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You want to work with a window and end up with a Panel

So here’s the thing. When working on a script, you want to be able to quickly launch it from the code editor. Unfortunately, If we declare a panel it would only work when you launch it from the ScriptUI Panels folder. The same script would simply not run from the code editor.

To solve this issue we want the code to basically perform a quick check:
“Is “this” a panel? If it is, use it, otherwise declare a window”.

Here’s how we can do it:


var isPanel = this instanceof Panel;
if (isPanel) {
	var dialog = this;
} else {
	var dialog = new Window("dialog");
  dialog.show();
}

Now let me make this straight, this code is bad and we will get to why in a second.
The first variable is either True or False based on whether the script is launched from the scriptUI Panels Folder or not.
We can then use that variable to create a condition. If it does, declare a panel (using this, as we did earlier). Otherwise, declare a window and show it using “.show()”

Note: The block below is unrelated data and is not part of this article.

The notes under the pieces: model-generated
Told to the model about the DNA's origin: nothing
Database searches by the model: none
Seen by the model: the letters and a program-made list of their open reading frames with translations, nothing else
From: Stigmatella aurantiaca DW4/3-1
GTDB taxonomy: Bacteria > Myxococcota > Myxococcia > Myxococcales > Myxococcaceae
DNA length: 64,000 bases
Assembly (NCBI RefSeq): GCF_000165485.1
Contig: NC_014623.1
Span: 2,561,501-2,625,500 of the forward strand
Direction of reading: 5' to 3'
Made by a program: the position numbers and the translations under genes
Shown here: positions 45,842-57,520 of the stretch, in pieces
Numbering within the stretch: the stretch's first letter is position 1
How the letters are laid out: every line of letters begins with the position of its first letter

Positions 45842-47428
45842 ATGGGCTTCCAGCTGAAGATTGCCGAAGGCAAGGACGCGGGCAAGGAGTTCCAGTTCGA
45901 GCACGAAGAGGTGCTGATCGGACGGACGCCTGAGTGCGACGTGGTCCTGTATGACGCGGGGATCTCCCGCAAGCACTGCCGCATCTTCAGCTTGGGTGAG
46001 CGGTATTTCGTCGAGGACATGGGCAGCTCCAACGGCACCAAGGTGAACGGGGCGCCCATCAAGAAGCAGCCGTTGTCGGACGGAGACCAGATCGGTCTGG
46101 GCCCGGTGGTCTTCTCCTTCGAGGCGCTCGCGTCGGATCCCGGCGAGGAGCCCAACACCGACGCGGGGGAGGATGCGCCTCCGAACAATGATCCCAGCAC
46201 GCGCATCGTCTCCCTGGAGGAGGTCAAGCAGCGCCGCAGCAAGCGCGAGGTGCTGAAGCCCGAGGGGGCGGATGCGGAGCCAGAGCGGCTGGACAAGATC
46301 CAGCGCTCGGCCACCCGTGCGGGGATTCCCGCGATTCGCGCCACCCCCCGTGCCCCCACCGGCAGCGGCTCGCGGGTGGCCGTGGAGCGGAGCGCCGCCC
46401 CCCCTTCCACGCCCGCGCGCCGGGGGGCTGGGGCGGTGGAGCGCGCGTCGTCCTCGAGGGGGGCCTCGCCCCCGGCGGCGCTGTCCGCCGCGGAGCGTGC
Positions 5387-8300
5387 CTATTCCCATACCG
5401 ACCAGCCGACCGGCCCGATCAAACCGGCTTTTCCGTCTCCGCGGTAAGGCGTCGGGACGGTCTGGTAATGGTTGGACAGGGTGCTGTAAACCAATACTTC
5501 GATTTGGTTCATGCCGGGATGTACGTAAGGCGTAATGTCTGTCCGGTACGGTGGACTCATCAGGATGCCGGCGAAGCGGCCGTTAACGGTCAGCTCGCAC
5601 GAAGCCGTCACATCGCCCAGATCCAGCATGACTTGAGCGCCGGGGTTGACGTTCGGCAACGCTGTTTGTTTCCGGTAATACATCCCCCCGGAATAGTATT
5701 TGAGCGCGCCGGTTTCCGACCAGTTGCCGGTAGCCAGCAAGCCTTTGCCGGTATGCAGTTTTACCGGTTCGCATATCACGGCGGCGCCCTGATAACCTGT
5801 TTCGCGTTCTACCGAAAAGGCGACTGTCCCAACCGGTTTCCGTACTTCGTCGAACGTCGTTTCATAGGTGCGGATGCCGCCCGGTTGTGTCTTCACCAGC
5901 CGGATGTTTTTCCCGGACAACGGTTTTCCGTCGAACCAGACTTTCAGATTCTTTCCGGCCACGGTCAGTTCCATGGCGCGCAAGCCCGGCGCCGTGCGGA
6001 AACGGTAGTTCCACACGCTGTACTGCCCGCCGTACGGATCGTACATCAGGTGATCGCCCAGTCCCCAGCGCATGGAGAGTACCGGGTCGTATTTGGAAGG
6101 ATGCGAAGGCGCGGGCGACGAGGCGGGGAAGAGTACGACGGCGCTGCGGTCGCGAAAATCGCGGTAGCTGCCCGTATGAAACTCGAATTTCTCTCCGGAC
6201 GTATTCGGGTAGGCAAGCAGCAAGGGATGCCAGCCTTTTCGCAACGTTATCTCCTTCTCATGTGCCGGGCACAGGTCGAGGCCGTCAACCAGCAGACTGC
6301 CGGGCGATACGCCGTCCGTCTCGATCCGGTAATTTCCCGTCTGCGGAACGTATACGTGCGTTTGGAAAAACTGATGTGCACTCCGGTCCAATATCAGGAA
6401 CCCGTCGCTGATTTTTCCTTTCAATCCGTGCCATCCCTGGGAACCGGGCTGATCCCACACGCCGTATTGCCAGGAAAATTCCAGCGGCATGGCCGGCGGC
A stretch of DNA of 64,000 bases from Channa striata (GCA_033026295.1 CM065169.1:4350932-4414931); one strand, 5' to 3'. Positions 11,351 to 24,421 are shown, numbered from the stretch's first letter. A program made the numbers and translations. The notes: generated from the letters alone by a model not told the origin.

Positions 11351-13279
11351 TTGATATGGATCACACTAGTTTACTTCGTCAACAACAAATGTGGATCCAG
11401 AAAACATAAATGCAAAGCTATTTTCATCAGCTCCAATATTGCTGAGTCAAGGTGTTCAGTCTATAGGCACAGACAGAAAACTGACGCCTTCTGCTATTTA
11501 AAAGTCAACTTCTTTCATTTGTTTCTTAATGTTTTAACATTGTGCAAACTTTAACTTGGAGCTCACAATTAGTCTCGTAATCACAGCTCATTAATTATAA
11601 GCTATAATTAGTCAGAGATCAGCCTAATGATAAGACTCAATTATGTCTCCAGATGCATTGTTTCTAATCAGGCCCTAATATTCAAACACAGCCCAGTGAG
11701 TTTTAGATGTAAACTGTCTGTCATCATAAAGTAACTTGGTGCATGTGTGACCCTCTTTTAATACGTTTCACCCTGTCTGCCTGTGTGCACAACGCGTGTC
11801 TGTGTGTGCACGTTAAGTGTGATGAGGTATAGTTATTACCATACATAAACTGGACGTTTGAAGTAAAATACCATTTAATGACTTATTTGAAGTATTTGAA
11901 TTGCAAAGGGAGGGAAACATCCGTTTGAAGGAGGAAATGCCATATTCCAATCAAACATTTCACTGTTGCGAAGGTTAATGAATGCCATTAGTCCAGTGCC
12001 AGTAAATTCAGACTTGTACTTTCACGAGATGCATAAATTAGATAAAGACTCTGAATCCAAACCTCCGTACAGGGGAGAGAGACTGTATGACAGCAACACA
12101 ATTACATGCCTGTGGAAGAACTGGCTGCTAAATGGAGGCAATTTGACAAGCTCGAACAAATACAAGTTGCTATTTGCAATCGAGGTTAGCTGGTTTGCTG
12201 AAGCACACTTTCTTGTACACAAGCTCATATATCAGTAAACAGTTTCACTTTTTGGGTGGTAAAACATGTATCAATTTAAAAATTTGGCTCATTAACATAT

This code is easy to read and follow.

We successfully made it possible to launch a window when the script is running from the code editor and launch a dockable panel when we run it from the ScriptsUI Panels folder or not.

But this code needs refactoring. Notice how we are declaring “dialog” twice?
Also, where do you write the rest of your script? Inside the if block? Inside the else block?
This simply is not the way to do it. Instead, we’re going to use a similar logic but using a different structure:


var isPanel = this instanceof Panel; // true or false
var dialog = isPanel  ? this : new Window("dialog");

// rest of script goes here

if (!isPanel) {
	dialog .show();
} 

That is much better. We start with the same “isPanel” variable.
Then we use it in the dialog declaration using a tannery operator which is basically a compact if/else statement.